Rochester chess veteran Rick Motroni won one and lost one in the Saturday Tournament.

Saturday, August 26, 2017

Lionti-Trowbridge - A draw in the Farley League

Going into round seven of the Farley Memorial League Mike Lionti and I were tied for first place on board three.

As it turned out both of our opponents postponed and we had a make-up from round one to play against one another. We had just played round six against each other the week before and Mike absolutely crushed me. So I was very disappointed not to get a little revenge from this game. It's good to remember that Mike is a very tenacious defender.

The text is incomplete as the final few moves did not get recorded by either of us. I stopped recording moves as soon as I fell to five minutes remaining on my clock, and Mike stopped recording soon after that. In the time scrabble I allowed Mike to capture my a-pawn with his queen, but then he inadvertanly left his a-pawn en prise to my bishop. As I snapped his pawn off I offered him a draw. He played on a few more moves then agreed.

PGN format of the game is at the bottom of this post. 

Farley Memorial League XXVII (Summer) August 21, 2017
WHITE: Jim Trowbridge BLACK: Mike Lionti   G/90 +5sD
French Tarrasch Defense

6....Qg5 Wow! I didn't expect this. 6...Nc6 is the main line, and I have notes showing I looked at 6...b6, 6...Qb6, and 6...b5. 6...Nc6 7. Ndf3 Qb6?! 8. Ne2 cxd4 9. cxd4 Bb4+ 10. Bd2 Qa5 11. O-O += Trowbridge-World, 39th Marchand Op 2017.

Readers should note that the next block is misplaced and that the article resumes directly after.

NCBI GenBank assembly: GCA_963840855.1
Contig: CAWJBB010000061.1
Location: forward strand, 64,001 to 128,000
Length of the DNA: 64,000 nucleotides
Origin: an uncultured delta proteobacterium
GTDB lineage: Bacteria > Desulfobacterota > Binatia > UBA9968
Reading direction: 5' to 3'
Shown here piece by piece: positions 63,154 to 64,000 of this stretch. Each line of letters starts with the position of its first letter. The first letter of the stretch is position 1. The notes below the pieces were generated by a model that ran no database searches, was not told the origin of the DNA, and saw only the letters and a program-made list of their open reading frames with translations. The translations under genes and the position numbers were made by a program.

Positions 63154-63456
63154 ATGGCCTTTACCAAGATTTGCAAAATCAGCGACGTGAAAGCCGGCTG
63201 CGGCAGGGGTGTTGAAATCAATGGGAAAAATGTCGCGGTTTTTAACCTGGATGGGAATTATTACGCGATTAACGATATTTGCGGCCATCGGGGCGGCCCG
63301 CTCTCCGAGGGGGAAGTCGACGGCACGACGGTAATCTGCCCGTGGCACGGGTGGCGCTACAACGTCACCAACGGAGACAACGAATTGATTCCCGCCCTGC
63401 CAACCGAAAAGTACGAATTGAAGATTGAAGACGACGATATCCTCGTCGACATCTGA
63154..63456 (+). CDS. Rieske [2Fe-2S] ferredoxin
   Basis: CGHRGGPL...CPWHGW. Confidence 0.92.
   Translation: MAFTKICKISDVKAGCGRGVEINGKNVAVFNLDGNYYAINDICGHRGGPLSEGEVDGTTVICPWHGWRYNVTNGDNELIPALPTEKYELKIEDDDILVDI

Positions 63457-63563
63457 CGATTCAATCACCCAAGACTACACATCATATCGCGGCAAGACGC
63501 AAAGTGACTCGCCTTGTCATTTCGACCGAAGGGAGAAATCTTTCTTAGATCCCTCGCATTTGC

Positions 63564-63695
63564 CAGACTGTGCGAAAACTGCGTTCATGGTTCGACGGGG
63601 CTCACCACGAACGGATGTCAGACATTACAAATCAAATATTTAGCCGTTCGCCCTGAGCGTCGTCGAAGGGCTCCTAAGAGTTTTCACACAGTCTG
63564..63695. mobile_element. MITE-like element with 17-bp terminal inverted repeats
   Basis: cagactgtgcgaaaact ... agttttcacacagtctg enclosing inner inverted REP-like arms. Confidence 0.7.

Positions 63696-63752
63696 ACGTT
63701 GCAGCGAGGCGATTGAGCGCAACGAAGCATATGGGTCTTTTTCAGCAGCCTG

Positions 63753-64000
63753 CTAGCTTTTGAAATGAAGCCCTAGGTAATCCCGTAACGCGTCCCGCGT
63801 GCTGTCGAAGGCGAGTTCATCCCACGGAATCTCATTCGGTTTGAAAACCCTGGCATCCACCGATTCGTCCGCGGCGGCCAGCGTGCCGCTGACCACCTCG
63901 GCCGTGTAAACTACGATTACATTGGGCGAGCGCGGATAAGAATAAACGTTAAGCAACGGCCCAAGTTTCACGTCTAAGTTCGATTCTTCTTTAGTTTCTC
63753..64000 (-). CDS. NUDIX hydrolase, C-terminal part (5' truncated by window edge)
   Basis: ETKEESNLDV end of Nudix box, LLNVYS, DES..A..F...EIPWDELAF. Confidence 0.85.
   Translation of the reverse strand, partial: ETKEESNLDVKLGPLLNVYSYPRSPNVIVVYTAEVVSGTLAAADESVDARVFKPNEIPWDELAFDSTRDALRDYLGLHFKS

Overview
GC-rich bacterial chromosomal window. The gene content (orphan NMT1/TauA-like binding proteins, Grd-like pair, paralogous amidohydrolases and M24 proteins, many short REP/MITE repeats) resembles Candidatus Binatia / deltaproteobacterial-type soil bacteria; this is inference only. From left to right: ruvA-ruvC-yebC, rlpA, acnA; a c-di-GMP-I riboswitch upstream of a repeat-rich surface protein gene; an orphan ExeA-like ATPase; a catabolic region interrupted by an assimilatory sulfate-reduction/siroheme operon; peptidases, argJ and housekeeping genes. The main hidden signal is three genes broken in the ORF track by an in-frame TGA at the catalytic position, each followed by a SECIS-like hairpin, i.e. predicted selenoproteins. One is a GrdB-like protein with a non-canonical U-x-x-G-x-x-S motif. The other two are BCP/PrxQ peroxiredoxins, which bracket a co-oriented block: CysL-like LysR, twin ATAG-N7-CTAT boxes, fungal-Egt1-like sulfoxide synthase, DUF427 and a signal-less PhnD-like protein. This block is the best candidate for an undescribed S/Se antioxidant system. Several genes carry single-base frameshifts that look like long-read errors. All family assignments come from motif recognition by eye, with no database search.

7. Qf3 In the past Mike has played 6...Nc6 against me, so I couldn't rule out the possibility he'd actually prepared this variation. I was a little uncomfortable then sacrificing the g-pawn with 7. Ne4 or 7. Ne2. I hated taking the f3 square away from my knight(s) but under the circumstances it seemed like the most logical move to me.

8...Bb4 This seemed pretty strong to me.

10...Qh6 This is dangerous for Black.10...Qd8 is the right move.

11. Nc3 This knight is usually earmarked for f4 in the Tarrasch, so I wondered if I was doing the right thing by sending it over to the queenside for purely tactical reasons (to break the pin on d2).

12. Nb3 I was frustrated being unable to find a direct way to exploit the discovered attack on black's queen. 12. Nc4 f4 13. Nd6 Nc6! and White cannot defend the d4 pawn and his position from here is critical.

13. Bd2 I missed 13. g3 which raises even more uncomfortable questions for Black. The f-pawn is pinned as 13...fxg3 14. Qxf8+ Kxf8 15. Bxh6 gxh6 looks pretty close to winning.

16. Qg4? Black's response, 16...Nxe5! is brilliant. And I never saw it coming.

18. Qe2 18. Kf1 or 18. Kd1 were both extremely scary - I couldn't decide which was least worse. If Black gets to keep his queen on the board the king is going to be very insecure whichever side it leans towards.

18... Qd6? Black should have played 18...Qxe2+ 19. Bxe2 f3 20. Bd1 Nc6 21. Rh3 Ne5 and after 22. Nd4 or 22. a3 Black might still hold.